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I’m a big sports fan. In my day to day life, I tend to think about sports a lot. I’ve come to idolize and respect athletes from many different sports and walks of life; not just because of their actions on the field (or ice, diamond, court, course, take your pick), but because of their wisdom which can be translated to many other aspects of life. Sports are a medium to build teamwork, friendship and to learn the value of hard work, all while having fun. Often lessons learned during a game can translate wonderfully to the business world. Below, I’ve compiled my top 10 favorite sports quotes that can also be related to business.

 1. “Champions aren’t made in the gyms. Champions are made from something they have deep inside them — a desire, a dream, a vision.” –Muhammad Ali (World HeavyWeight Champion Boxer)

Muhammad Ali, while being one of the greatest boxers ever, was also one of the best speakers of his era. This quote should hit home for anyone with a desire to make something of themselves, boxers and entrepreneurs alike.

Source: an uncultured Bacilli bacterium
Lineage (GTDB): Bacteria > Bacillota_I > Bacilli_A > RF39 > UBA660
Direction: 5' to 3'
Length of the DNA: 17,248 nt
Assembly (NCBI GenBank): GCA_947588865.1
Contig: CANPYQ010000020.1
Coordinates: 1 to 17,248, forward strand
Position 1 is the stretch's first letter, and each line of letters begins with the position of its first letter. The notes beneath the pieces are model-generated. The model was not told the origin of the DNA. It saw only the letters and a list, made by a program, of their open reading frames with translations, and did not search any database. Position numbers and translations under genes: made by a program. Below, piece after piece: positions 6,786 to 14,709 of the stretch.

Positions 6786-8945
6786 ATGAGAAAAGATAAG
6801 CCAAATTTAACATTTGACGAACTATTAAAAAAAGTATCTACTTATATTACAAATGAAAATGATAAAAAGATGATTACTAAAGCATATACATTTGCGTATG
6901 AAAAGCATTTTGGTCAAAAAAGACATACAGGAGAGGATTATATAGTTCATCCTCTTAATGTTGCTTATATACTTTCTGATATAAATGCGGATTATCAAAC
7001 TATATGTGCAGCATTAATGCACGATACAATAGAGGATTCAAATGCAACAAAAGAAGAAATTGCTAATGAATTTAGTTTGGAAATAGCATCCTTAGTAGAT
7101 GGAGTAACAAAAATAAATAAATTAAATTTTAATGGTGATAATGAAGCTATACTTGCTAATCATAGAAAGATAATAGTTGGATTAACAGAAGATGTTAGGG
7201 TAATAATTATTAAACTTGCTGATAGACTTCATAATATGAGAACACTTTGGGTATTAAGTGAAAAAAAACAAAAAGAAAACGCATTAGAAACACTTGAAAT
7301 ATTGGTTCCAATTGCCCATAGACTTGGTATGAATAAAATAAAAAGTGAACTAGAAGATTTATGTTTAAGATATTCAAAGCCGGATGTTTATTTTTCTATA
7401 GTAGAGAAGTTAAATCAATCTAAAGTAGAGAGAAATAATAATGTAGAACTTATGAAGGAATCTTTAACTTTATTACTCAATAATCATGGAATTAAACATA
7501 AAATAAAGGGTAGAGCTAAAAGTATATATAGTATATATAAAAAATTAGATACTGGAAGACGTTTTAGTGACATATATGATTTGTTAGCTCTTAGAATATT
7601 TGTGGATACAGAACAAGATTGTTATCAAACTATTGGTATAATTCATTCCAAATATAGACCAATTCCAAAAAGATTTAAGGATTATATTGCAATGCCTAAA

2. “The secret of winning football games is working more as a team, less as individuals. I play not my 11 best, but my best 11.” –  Knute Rockne (College Football Hall of Fame Coach)

If you work with a team at your company, this quote holds true for you. If you manage a team of people this quote should hold especially true. Great teamwork will always get more accomplished, with a higher degree of quality than a skilled performer who doesn’t work well with others whether that be on the field or work environment. Nearly every job involves teamwork.  I (and many others) believe that team synergy is one of the most important aspects of success.Just because you can’t measure the ROI of teamwork directly, the value of good teamwork is certainly not to be ignored.